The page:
WASHINGTON, D.C. -- Important stocks of tuna are now at risk of commercial extinction due to weak management warns a WWF briefing paper released ahead of the first meeting of the world's five tuna management organizations that comprise the main mechanism for regulating fishing on the high seas -- areas beyond national laws -- where most tuna catches occur.
WWF's new briefing paper, Tuna in Trouble: Major Problems for the World's Tuna Fisheries, details rampant illegal, unreported and unregulated fishing, unsustainable quotas and far too many boats competing for the remaining tunas.
Despite efforts by some governments within tuna Regional Fisheries Management Organizations, populations of important species such as bluefin tuna are critically depleted. Atlantic bluefin, used for high-end sushi and sashimi, is severely overfished and the spawning stock of Southern bluefin in the Indian Ocean is down approximately 90 percent.
"This is a critical meeting -- the first time that management organizations from all countries will meet to create a global strategy for managing tuna," said Tom Grasso, director, WWF Fisheries Program. "This kind of strategy is crucial for healthy tuna populations that will sustain fishing. For too long governments have routinely ignored scientific advice, failed to implement conservation and management measures, turned a blind eye to illegal fishing and not prosecuted those who flout the rules."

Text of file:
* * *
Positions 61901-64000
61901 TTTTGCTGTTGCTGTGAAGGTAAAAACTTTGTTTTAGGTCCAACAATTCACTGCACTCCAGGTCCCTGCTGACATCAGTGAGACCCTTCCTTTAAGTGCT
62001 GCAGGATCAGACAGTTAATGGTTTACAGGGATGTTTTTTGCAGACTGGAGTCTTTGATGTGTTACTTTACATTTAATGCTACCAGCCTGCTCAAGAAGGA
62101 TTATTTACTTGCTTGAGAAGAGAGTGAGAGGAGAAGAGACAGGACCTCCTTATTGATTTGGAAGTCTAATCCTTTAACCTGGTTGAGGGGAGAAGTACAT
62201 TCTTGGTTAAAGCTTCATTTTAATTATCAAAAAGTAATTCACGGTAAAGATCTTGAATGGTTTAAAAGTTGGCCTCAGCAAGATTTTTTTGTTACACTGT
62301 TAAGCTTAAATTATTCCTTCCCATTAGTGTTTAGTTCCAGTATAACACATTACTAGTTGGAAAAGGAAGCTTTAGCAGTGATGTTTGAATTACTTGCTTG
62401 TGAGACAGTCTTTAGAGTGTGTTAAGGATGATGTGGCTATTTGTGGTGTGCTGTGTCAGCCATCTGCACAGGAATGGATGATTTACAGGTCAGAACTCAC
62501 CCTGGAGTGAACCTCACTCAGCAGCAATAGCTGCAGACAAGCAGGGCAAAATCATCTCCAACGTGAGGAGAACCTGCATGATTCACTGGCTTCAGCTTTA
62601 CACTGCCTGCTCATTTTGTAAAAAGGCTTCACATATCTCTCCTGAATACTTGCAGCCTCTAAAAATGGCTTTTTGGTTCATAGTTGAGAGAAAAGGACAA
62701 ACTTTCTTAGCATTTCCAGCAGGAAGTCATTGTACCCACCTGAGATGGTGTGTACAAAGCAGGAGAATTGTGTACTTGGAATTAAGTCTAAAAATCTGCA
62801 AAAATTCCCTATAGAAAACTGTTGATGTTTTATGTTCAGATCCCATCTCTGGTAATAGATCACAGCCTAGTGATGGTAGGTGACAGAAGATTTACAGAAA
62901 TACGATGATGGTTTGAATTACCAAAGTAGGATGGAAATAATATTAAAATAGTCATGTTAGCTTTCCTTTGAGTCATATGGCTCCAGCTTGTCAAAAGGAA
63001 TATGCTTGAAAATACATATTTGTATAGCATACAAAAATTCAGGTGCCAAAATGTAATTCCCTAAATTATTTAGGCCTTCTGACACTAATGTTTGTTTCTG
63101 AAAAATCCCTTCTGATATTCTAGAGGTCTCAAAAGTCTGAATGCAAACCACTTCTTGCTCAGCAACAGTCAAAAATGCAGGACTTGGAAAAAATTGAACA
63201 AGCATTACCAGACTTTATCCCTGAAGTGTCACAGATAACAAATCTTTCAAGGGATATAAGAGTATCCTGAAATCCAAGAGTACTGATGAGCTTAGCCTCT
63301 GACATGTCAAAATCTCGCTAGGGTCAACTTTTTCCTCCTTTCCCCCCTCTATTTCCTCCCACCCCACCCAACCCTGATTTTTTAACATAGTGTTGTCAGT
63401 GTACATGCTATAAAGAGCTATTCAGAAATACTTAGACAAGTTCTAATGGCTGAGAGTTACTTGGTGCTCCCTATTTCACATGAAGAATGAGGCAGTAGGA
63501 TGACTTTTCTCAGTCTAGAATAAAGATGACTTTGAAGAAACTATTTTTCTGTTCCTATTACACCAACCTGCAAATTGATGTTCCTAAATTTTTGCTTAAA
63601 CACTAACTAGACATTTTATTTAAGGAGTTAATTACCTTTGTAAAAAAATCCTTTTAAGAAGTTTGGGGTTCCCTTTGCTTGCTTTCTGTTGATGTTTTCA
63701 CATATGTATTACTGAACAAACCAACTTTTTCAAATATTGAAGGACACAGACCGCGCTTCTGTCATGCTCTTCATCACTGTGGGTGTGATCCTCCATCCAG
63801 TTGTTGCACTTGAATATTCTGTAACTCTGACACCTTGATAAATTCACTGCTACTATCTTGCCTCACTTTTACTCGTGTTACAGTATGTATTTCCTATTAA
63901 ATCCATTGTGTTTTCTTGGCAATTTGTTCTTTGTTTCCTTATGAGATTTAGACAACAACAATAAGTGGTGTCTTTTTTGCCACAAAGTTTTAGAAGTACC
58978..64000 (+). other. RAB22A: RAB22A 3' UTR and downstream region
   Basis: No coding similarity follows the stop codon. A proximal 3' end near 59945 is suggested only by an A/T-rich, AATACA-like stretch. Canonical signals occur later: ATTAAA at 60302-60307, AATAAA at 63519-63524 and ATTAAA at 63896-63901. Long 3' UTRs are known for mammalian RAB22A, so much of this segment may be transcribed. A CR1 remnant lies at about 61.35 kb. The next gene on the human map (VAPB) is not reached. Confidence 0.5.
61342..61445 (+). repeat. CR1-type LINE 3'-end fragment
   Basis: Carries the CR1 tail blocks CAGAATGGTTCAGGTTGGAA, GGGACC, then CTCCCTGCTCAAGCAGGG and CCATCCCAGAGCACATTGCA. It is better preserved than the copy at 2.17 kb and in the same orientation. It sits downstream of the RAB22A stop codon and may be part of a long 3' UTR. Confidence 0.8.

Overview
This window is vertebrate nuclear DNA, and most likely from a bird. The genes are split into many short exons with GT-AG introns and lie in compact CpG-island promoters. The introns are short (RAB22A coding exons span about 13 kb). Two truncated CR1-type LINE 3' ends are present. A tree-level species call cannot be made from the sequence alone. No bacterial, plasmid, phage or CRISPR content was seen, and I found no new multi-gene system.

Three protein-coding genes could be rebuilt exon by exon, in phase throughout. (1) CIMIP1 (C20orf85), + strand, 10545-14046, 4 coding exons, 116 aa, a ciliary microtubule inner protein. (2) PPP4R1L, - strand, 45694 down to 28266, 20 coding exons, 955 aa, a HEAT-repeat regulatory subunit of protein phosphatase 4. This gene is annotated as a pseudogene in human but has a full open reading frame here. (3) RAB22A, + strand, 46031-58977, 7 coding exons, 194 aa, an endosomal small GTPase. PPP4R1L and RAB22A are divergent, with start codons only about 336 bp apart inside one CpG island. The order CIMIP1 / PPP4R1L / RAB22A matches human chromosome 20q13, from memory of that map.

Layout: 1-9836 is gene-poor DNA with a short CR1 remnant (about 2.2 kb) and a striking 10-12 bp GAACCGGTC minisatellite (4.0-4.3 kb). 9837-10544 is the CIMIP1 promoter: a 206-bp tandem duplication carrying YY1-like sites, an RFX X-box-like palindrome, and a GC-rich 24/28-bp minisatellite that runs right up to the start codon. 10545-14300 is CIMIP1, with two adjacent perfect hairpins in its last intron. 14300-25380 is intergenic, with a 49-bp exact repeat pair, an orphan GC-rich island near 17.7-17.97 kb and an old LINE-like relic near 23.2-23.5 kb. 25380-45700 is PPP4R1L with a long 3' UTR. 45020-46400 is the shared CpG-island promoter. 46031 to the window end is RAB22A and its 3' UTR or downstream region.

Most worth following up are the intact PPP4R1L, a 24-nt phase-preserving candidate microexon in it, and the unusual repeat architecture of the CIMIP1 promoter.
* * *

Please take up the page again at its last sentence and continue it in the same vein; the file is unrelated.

The capacity of the world's tuna fleet is now far greater than required to catch a sustainable level of tuna. In 2002 in the Eastern Pacific Ocean, the capacity of the purse-seine fleets targeting bigeye and yellowfin tuna was 70 percent higher than needed to catch the quantity advised by scientists. Disputes about allocation of fishing quotas also tend to have a paralyzing impact on the regional management organizations. In a number of cases, quotas are ignored or simply increased to accommodate new entrants to the fishery.
Tuna management organization have also largely failed to minimize incidental of marine species, known as bycatch, such as sharks, marine turtles, seabirds, small whales and dolphins, although WWF applauds the Inter- American Tropical Tuna Commission's efforts to reduce the bycatch of marine turtles by encouraging the use of circle hooks. Initial results indicate they can reduce the number of turtles killed in long-line fishing operations by as much as 90 percent.
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